Southeast Asian nations are set to press China Monday to quickly begin talks on easing tensions over maritime territorial rows that have shaken the region and overshadowed efforts to boost trade, AFP reports.
Leaders of the 10-member Association of Southeast Asian Nations (ASEAN) have flagged they will raise the contentious South China Sea issues during a meeting with Chinese Premier Wen Jiabao in the Cambodian capital.
Their meeting is one of the main events scheduled on the opening day of the East Asia Summit, involving ASEAN, China, the United States, Japan, Russia, India, South Korea, Australia and New Zealand.
US President Barack Obama will also arrive in Phnom Penh on Monday afternoon after making a historic visit to ASEAN member Myanmar, which is undergoing a dramatic series of political reforms away from military rule.
ASEAN Secretary General Surin Pitsuwan said on Sunday that the bloc would ask China to begin formal and official talks on a legally binding code of conduct aimed at easing tensions in the South China Sea "as soon as possible".
Currently the main framework for negotiations is a non-binding 2002 pact in which the parties agreed to resolve the issues peacefully and through friendly consultations.
Cambodian Prime Minister Hun Sen raised the proposal with Wen during a bilateral meeting in Phnom Penh on Sunday night but China appeared initially to give no ground.
Chinese foreign ministry spokesman Qin Gang told reporters after the meeting that China wanted to continue with the current framework of lower-level negotiations that were agreed on a decade ago.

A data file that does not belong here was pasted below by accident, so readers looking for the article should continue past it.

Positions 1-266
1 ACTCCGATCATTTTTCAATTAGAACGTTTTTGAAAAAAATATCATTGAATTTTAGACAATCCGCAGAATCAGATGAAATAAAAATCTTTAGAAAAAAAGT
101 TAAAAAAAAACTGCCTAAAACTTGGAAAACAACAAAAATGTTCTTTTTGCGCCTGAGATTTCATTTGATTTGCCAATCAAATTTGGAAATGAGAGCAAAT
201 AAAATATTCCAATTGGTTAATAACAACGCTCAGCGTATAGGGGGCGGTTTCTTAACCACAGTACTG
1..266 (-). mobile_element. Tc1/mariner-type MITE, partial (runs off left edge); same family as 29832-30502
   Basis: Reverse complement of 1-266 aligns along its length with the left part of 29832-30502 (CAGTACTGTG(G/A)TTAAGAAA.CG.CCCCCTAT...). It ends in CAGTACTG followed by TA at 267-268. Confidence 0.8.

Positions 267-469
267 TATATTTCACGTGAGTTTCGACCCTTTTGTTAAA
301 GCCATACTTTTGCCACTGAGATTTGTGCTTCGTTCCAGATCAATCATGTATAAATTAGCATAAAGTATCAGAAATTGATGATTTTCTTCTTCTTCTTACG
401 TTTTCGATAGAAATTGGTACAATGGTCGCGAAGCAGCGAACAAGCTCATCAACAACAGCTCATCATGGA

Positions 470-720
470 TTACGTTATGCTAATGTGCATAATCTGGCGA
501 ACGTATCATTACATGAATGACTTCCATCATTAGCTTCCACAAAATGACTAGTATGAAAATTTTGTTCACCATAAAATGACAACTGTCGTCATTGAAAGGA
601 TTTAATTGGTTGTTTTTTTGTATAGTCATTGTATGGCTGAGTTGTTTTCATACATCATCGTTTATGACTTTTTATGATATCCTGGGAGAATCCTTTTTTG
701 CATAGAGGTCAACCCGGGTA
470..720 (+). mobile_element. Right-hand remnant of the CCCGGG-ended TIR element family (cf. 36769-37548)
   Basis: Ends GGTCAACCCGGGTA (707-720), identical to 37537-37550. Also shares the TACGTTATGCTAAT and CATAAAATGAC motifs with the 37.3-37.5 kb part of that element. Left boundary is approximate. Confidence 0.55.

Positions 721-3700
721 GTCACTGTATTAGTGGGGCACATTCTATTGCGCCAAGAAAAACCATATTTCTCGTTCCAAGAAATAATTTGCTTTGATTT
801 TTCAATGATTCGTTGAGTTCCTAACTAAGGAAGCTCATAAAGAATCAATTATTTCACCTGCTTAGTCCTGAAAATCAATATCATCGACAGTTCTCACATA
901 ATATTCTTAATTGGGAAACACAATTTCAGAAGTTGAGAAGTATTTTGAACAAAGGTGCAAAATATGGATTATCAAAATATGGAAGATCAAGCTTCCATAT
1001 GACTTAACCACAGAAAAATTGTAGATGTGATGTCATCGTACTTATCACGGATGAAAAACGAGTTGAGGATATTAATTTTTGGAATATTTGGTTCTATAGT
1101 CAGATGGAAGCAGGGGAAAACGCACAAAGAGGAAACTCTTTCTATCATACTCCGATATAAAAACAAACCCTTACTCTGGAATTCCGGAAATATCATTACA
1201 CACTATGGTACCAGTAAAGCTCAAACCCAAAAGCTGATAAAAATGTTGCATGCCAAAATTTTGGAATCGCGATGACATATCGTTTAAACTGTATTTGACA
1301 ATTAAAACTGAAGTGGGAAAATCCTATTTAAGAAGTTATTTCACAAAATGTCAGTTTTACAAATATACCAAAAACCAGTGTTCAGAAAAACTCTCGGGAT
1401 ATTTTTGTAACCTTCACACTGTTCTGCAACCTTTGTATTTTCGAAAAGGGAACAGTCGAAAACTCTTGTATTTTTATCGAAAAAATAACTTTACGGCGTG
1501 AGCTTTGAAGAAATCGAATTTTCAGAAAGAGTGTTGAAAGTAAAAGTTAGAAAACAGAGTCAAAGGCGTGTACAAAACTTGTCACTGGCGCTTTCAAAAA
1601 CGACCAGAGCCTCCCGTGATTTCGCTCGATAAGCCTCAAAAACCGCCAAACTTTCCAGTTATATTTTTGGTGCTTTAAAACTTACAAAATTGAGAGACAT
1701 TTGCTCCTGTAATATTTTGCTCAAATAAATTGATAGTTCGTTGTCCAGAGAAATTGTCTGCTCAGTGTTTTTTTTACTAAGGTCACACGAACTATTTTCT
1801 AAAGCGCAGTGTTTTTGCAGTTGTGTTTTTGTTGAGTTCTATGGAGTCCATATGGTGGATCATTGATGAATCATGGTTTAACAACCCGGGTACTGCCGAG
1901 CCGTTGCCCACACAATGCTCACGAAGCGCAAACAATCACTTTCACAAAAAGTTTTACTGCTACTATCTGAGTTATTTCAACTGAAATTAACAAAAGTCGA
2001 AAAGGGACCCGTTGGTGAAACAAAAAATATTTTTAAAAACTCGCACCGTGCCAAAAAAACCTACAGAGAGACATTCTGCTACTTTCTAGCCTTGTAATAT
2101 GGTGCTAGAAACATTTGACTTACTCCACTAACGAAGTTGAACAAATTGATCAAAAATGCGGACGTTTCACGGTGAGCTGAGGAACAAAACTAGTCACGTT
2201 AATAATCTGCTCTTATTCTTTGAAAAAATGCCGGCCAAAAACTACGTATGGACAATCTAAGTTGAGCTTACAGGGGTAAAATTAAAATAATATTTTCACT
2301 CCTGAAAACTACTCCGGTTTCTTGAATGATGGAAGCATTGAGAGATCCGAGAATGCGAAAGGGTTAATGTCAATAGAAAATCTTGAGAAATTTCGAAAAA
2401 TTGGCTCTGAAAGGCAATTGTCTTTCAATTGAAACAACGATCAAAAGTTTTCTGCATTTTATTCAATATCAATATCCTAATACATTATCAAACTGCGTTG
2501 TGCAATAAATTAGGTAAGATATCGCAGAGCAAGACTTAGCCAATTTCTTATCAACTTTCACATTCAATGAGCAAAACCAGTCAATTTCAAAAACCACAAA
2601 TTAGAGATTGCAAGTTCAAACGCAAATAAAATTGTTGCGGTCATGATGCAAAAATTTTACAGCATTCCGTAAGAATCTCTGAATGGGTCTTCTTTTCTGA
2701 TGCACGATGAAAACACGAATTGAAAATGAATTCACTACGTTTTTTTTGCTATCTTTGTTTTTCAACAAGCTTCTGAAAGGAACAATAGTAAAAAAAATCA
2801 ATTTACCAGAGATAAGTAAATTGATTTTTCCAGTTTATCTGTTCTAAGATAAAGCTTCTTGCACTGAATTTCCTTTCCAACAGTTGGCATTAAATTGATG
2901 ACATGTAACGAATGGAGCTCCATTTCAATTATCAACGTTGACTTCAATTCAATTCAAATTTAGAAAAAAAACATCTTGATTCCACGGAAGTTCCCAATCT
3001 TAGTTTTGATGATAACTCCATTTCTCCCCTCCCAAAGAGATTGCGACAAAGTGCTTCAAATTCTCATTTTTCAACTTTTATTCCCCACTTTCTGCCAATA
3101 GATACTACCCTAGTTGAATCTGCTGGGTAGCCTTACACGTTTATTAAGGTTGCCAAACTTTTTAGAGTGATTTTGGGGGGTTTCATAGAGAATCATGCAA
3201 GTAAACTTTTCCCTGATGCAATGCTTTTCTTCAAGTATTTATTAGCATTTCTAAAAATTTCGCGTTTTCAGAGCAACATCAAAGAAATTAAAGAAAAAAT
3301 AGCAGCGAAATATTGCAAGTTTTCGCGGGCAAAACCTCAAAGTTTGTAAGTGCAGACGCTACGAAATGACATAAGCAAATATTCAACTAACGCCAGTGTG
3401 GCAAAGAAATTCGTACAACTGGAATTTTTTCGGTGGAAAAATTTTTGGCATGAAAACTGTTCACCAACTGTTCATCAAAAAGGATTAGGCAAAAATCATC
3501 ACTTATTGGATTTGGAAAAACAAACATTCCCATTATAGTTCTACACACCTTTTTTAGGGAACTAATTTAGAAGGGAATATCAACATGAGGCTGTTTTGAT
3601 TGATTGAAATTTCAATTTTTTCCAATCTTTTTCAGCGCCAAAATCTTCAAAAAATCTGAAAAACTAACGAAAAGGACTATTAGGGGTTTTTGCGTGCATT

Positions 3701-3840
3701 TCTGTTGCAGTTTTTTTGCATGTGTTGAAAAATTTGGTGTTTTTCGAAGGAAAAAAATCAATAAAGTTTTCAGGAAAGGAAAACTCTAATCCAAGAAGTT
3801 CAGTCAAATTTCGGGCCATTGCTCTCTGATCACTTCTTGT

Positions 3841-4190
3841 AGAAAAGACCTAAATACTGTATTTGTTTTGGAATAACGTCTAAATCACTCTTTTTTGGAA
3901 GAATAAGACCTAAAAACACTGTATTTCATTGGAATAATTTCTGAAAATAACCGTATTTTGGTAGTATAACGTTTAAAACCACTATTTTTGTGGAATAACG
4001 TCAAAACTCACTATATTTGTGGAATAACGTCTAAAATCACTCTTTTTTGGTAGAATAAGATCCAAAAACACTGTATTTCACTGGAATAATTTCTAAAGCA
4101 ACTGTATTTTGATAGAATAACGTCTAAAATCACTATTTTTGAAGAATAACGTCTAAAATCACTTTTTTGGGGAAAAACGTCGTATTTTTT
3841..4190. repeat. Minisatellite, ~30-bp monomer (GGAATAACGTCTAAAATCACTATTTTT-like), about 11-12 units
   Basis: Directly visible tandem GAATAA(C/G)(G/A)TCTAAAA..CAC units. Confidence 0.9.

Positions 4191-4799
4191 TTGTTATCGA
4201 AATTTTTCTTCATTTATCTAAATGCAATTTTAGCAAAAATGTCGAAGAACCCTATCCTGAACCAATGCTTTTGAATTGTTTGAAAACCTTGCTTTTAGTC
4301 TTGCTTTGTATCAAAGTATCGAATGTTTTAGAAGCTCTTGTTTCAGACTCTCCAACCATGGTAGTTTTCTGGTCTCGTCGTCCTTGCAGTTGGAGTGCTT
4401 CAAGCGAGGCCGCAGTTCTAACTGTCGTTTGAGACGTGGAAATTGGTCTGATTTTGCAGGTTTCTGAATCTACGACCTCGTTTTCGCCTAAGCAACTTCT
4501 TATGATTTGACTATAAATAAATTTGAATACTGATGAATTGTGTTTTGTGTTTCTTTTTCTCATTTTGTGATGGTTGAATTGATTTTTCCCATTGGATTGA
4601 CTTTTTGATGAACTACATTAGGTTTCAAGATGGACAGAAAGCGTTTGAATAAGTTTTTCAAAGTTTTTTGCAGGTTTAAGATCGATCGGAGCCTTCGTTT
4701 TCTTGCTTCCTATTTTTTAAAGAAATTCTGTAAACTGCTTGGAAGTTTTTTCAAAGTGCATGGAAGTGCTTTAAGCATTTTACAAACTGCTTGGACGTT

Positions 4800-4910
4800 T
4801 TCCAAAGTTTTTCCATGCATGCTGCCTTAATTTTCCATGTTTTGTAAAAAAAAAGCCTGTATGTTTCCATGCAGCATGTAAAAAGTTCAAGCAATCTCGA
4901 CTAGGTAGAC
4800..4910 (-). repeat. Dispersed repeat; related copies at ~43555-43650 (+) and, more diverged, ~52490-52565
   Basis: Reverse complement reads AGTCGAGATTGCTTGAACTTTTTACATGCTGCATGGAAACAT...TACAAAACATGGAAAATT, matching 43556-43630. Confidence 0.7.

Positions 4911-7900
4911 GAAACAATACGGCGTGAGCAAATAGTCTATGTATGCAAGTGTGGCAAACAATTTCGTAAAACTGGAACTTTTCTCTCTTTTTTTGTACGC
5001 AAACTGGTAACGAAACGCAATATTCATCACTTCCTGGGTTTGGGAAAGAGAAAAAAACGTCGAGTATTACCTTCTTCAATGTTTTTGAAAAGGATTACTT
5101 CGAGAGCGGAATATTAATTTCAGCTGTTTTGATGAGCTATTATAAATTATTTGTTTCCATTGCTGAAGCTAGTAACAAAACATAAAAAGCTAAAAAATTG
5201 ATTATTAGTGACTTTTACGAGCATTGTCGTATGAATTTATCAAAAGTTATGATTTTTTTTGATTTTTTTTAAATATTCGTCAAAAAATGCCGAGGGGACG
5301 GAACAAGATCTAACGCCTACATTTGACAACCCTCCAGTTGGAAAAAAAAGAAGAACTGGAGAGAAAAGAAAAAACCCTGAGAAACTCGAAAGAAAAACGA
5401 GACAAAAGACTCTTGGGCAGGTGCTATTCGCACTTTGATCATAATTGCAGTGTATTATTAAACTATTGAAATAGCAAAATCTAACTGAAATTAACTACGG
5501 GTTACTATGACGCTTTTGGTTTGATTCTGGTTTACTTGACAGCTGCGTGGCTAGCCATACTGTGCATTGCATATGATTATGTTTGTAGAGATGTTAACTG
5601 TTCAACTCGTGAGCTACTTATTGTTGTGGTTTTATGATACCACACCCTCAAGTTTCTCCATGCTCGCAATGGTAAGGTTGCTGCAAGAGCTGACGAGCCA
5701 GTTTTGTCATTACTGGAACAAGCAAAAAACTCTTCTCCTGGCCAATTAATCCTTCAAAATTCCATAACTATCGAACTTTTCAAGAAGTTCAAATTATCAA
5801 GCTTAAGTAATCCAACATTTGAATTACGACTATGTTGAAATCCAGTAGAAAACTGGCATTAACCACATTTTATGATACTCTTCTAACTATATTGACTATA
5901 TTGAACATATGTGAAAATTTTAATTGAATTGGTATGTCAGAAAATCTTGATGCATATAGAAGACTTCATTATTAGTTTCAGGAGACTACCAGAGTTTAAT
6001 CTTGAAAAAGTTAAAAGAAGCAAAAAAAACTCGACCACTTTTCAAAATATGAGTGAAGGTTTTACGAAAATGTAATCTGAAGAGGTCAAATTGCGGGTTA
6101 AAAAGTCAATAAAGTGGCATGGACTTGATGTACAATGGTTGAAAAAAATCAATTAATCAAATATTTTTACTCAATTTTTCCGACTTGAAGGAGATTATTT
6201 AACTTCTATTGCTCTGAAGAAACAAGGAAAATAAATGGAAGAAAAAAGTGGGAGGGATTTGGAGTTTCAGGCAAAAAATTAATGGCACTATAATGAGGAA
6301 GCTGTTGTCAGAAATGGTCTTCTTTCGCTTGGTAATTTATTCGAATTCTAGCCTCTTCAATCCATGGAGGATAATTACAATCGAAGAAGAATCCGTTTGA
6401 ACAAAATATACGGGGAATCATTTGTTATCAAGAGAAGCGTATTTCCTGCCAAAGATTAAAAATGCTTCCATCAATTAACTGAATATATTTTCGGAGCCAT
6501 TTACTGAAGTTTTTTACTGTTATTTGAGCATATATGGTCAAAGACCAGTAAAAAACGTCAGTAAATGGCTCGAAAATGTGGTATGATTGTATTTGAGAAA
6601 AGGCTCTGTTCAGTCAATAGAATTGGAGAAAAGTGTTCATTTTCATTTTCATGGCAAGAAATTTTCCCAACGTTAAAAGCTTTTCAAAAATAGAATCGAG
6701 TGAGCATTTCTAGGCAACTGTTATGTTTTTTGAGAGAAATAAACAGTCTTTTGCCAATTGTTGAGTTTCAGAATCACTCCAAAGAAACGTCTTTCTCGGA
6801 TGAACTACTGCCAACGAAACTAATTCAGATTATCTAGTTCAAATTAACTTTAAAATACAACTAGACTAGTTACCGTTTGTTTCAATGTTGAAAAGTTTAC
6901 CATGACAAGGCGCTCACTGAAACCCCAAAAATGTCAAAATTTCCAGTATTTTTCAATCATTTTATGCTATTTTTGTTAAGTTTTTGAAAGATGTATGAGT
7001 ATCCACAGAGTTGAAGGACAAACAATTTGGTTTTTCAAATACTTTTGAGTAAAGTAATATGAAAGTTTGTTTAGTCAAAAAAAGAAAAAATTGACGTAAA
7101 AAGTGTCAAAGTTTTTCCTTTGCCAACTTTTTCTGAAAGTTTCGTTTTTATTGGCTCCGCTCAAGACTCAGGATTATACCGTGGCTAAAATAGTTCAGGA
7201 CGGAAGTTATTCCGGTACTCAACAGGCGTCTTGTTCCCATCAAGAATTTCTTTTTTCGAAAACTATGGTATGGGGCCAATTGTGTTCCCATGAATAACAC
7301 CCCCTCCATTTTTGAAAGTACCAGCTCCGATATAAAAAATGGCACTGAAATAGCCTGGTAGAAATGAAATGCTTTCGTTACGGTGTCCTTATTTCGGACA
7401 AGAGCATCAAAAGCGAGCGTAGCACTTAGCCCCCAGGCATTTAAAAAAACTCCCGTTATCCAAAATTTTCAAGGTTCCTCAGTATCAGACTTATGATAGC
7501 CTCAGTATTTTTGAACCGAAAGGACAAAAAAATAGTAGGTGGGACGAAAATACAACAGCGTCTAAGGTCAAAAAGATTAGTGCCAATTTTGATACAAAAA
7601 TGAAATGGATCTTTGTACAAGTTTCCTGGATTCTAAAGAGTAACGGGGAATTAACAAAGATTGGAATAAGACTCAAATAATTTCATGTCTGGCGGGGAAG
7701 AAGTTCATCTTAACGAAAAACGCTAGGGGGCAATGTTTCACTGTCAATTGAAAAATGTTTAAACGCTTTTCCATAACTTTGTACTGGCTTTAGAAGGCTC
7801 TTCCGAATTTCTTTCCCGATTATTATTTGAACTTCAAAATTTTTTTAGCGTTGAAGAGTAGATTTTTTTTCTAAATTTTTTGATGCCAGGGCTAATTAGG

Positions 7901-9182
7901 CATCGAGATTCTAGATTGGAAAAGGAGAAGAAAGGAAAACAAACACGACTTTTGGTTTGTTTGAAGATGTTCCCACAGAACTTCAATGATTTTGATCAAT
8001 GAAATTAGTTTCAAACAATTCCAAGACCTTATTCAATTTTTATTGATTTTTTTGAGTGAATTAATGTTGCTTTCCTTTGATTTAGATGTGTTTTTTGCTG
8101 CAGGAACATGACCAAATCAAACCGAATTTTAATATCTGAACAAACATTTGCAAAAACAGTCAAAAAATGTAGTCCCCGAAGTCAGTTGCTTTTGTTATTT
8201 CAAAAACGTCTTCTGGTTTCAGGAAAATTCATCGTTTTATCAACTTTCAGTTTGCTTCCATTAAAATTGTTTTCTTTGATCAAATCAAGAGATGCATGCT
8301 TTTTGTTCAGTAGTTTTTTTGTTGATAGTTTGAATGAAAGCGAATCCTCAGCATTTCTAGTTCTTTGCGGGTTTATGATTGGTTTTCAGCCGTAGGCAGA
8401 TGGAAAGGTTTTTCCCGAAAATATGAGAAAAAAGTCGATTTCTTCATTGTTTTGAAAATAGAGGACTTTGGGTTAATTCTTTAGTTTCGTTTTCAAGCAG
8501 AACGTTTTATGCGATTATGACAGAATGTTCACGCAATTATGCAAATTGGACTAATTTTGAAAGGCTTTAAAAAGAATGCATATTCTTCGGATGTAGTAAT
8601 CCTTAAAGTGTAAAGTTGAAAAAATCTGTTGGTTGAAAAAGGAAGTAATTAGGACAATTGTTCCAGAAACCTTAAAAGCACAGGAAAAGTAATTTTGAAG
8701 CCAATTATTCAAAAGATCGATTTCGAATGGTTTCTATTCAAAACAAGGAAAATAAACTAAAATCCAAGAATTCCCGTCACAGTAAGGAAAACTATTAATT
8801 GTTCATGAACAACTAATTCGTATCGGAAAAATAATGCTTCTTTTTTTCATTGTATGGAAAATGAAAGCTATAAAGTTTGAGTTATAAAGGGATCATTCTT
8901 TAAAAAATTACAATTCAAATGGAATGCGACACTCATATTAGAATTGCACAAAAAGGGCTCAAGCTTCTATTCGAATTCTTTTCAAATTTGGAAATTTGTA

"We already have good discussions with ASEAN," Qin said.
ASEAN members Vietnam, the Philippines, Malaysia and Brunei, as well as Taiwan, have claims to parts of the sea, which is home to some of the world's most important shipping lanes and believed to be rich in fossil fuels.
But China insists it has sovereign rights to virtually all of the sea.
The rival claims have for decades made the sea a powder keg issue in the region. Chinese and Vietnamese forces engaged in clashes in 1974 and 1988 in which dozens of troops died.
After a period of calm following the 2002 accord, tensions have risen over the past two years amid concerns from some ASEAN countries that China is becoming increasingly aggressive.
The tensions have led to some bruising diplomatic confrontations this year and overshadowed some regional meetings where the participants typically prefer to focus on improving economic ties.
But even with the South China Sea row still festering, trade is expected to be one of the other top issues on the agenda at the two-day East Asia Summit.
ASEAN nations are set to officially launch negotiations on Tuesday for an enormous free trade pact with China, Japan, India, South Korea, Australia and New Zealand.
The planned zone would tie together an area that currently accounts for a third of global trade and economic output.
And despite their own territorial rows, China, Japan and South Korea are likely to hold talks in Phnom Penh on Tuesday aimed at kickstarting three-way free trade negotiations, Chinese foreign ministry spokesman Qin said.
But with relations between China and Japan going cold this year over competing claims to islands in the East China Sea, Wen and Japanese Prime Minister Yoshihiko Noda are not expected to hold one-on-one talks in Cambodia.